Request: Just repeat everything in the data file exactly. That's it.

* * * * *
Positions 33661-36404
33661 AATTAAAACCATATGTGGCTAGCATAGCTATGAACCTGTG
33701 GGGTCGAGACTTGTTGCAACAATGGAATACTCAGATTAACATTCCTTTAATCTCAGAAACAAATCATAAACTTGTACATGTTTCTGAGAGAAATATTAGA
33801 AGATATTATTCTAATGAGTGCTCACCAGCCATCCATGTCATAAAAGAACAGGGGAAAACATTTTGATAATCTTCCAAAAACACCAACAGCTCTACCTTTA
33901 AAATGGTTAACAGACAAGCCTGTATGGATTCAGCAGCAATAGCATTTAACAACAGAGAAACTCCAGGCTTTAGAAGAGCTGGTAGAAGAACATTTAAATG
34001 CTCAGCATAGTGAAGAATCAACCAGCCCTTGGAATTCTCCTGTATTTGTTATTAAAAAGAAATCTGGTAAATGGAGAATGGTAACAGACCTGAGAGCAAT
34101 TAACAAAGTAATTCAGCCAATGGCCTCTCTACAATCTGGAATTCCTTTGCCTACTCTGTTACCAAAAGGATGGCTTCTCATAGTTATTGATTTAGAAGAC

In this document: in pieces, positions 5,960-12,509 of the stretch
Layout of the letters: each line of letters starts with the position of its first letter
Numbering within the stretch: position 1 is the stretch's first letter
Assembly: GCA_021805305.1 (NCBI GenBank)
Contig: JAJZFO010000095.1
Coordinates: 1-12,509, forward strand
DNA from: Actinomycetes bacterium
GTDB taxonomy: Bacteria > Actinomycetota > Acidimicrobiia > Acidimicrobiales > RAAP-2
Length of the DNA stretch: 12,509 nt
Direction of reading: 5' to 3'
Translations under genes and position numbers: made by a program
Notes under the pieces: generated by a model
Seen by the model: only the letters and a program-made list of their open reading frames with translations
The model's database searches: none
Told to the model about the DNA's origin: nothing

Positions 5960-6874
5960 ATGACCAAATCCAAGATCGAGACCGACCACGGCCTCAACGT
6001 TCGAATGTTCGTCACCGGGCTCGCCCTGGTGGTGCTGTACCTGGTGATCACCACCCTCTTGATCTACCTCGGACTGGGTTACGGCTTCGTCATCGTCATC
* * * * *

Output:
Positions 33661-36404
33661 AATTAAAACCATATGTGGCTAGCATAGCTATGAACCTGTG
33701 GGGTCGAGACTTGTTGCAACAATGGAATACTCAGATTAACATTCCTTTAATCTCAGAAACAAATCATAAACTTGTACATGTTTCTGAGAGAAATATTAGA
33801 AGATATTATTCTAATGAGTGCTCACCAGCCATCCATGTCATAAAAGAACAGGGGAAAACATTTTGATAATCTTCCAAAAACACCAACAGCTCTACCTTTA
33901 AAATGGTTAACAGACAAGCCTGTATGGATTCAGCAGCAATAGCATTTAACAACAGAGAAACTCCAGGCTTTAGAAGAGCTGGTAGAAGAACATTTAAATG
34001 CTCAGCATAGTGAAGAATCAACCAGCCCTTGGAATTCTCCTGTATTTGTTATTAAAAAGAAATCTGGTAAATGGAGAATGGTAACAGACCTGAGAGCAAT
34101 TAACAAAGTAATTCAGCCAATGGCCTCTCTACAATCTGGAATTCCTTTGCCTACTCTGTTACCAAAAGGATGGCTTCTCATAGTTATTGATTTAGAAGAC

In this document: in pieces, positions 5,960-12,509 of the stretch
Layout of the letters: each line of letters starts with the position of its first letter
Numbering within the stretch: position 1 is the stretch's first letter
Assembly: GCA_021805305.1 (NCBI GenBank)
Contig: JAJZFO010000095.1
Coordinates: 1-12,509, forward strand
DNA from: Actinomycetes bacterium
GTDB taxonomy: Bacteria > Actinomycetota > Acidimicrobiia > Acidimicrobiales > RAAP-2
Length of the DNA stretch: 12,509 nt
Direction of reading: 5' to 3'
Translations under genes and position numbers: made by a program
Notes under the pieces: generated by a model
Seen by the model: only the letters and a program-made list of their open reading frames with translations
The model's database searches: none
Told to the model about the DNA's origin: nothing

Positions 5960-6874
5960 ATGACCAAATCCAAGATCGAGACCGACCACGGCCTCAACGT
6001 TCGAATGTTCGTCACCGGGCTCGCCCTGGTGGTGCTGTACCTGGTGATCACCACCCTCTTGATCTACCTCGGACTGGGTTACGGCTTCGTCATCGTCATC